Missile command was originally to be titled Armageddon, with realistic graphics depicting real geographical locations. A change of heart, due to the general dislike of war imagery at what was the height of the nuclear deterrent age saw the retitling and simplifying of the graphics.
So while Missile command looks simple, it's certainly hectic in gameplay. Controlling a crosshair targetting mechanism by way of a responsive trackball (on the arcade machine) or mouse (preferable in MAME as the keyboard is a nightmare!), the aim of the game is to protect the six cities located at the bottom of the screen.
The main adversary to face is the enemy tracer missiles. These track down the screen and can only be destroyed by bombs contacting the actual missile point as it makes its way down the screen. There are also bonus objects to be destroyed which move across the screen, usually in the form of an alien spaceship or an aeroplane.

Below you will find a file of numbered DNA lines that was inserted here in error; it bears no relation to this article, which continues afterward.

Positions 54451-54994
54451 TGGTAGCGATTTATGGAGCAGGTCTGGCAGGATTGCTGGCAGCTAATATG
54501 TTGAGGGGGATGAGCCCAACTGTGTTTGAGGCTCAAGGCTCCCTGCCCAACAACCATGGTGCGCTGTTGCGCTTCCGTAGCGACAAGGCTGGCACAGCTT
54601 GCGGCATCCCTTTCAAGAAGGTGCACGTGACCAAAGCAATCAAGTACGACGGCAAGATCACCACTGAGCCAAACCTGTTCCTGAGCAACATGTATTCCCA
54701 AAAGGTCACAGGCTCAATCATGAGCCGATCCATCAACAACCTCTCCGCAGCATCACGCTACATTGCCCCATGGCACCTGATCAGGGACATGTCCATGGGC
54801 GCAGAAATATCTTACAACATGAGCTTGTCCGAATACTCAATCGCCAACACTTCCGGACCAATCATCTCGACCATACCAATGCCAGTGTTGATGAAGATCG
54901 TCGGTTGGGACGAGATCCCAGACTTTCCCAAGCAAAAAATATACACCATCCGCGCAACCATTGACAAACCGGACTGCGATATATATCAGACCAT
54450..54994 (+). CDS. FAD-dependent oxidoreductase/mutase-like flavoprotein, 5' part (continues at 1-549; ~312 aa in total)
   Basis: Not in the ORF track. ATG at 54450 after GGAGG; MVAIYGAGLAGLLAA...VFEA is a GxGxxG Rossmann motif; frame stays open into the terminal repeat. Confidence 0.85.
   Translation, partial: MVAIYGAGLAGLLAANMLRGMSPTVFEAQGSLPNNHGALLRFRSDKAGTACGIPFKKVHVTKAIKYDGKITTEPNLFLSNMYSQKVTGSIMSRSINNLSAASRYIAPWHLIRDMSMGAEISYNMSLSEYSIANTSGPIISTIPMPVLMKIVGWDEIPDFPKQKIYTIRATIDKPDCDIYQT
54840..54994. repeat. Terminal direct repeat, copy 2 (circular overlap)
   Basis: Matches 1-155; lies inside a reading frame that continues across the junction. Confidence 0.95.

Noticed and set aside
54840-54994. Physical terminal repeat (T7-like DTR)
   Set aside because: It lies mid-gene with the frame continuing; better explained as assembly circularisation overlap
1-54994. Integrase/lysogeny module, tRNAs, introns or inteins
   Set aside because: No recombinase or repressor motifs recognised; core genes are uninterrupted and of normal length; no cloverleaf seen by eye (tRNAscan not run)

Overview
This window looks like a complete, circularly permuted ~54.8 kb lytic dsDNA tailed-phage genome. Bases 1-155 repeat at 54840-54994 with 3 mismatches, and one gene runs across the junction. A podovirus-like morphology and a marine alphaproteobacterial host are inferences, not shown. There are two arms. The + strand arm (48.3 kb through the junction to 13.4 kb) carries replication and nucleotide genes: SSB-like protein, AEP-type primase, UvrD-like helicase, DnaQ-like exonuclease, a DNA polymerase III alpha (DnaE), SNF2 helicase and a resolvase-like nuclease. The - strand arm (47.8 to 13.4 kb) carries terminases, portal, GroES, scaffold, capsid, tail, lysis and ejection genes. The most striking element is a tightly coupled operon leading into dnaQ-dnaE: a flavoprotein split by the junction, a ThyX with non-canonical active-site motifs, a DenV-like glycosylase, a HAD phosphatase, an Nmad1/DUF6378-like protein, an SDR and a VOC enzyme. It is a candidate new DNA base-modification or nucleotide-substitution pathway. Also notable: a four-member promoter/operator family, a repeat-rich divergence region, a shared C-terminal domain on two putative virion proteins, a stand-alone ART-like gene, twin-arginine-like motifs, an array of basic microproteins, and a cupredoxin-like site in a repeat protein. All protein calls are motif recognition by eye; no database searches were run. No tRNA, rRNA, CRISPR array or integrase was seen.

There are three firing positions located among the six cities at the bottom of the screen, and you are limited to a certain amount of ammunition stored in each. You have to make tactical decisions about which enemy shots to take out from which position, and things get more hectic when you are down to two bullets reamaining in your left hand bunker only, and there are shots raining down on the right!
Your shots are fired to the point where your crosshair is located at the time you launch, and the missile impacts there and sends out a visible shockwave. Any enemies within the shockwave are destroyed. On later levels you face enemy bombs which are without trails and try to avoid your shots.
A scoring multiplier based on the wave being played is displayed at the start of each level.
Points are awarded for destroying enemy missiles, ships and planes.
Bonus points are awarded at the end of each stage for any cities and missiles remaining.
A sound tactic used by many is to fire a sweeping barrage of missiles across the top of the screen at the start of a wave thereby taking out many of the first shots fired by the enemy.
There are usually two main attack waves per stage. Just when it looks like things have calmed down, another assault commences. Repeating the strategy above is a good idea.
The enemy bombs which avoid your missiles are usually fooled by a couple of quick missiles being fired on opposite sides of the bomb, but overlapping. The bomb cannot then escape.